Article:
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ISSN : 1225-0562(Print)
ISSN : 2287-7258(Online)
Korean Journal of Materials Research Vol.28 No.12 pp.691-695
DOI : https://doi.org/10.3740/MRSK.2018.28.12.691

# Recycling of Aluminum Alloy from Al-Cu Metal Matrix Composite Reinforced with SiC Particulates

Ashutosh Sharma,Byungmin Ahn
Department of Materials Science and Engineering and Department of Energy Systems Research, Ajou University, Suwon 16499, Republic of Korea
Corresponding author
E-Mail : byungmin@ajou.ac.kr (B. Ahn, Ajou Univ.)
October 28, 2018 November 28, 2018 November 29, 2018

## Abstract

In this study, we investigate the recycling of aluminum-based metal matrix composites(AMCs) embedded with SiC particulates. The microstructure of the AMCs is characterized by X-ray diffraction and scanning electron microscopy. The possibility of recycling the composite scrap is attempted from the melted alloy and SiC particulates by re-melting, holding and solidification in crucibles. The recovery percentage of the matrix alloy is calculated after a number of holding times, 0, 5, 10, 15, 20, 25 and 30 minutes and for different particulate sizes and weight fractions in the Al matrix. The results show that the recovery percentage of the matrix alloy, as well as the time required for maximum recovery of the matrix, is dependent on the size and weight fraction of SiC particulates. In addition, the percentage recovery increases with particulate size but drops with the particulate fraction in the matrix. The time to reach maximum recovery falls rapidly with an increase in particulate size and fraction.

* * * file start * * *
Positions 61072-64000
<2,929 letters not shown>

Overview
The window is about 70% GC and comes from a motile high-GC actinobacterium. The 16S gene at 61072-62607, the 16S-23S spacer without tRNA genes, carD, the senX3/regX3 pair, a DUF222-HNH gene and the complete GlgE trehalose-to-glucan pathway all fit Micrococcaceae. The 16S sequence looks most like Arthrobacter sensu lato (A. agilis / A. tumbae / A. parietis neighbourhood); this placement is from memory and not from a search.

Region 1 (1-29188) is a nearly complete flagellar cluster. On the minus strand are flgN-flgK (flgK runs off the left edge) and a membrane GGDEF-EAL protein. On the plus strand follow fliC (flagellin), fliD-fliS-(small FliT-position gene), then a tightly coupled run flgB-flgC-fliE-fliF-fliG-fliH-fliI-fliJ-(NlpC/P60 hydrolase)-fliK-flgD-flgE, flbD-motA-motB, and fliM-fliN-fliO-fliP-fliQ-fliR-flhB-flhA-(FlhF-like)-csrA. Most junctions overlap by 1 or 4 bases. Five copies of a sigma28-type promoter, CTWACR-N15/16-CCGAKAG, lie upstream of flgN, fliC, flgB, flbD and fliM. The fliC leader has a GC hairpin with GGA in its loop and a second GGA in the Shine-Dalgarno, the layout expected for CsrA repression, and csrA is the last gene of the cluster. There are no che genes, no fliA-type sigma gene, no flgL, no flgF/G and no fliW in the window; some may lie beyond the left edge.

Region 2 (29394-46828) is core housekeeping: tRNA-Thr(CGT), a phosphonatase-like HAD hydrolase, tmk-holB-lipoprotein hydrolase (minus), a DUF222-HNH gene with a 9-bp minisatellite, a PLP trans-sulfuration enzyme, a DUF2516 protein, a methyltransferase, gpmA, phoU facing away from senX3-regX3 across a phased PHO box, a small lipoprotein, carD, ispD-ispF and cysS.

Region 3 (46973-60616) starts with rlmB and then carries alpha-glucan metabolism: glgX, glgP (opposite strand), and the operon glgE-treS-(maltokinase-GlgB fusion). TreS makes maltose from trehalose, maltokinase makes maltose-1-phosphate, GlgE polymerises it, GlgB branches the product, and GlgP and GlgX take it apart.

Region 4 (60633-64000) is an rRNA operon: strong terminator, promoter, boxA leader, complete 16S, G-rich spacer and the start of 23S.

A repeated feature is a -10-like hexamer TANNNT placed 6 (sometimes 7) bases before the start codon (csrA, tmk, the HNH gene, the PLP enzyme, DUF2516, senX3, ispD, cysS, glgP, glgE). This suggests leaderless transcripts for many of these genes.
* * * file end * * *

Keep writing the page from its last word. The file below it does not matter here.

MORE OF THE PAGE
## 초록

This is an Open-Access article distributed under the terms of the Creative Commons Attribution Non-Commercial License (http://creativecommons.org/licenses/by-nc/3.0) which permits unrestricted non-commercial use, distribution, and reproduction in any medium, provided the original work is properly cited.

## 1. Introduction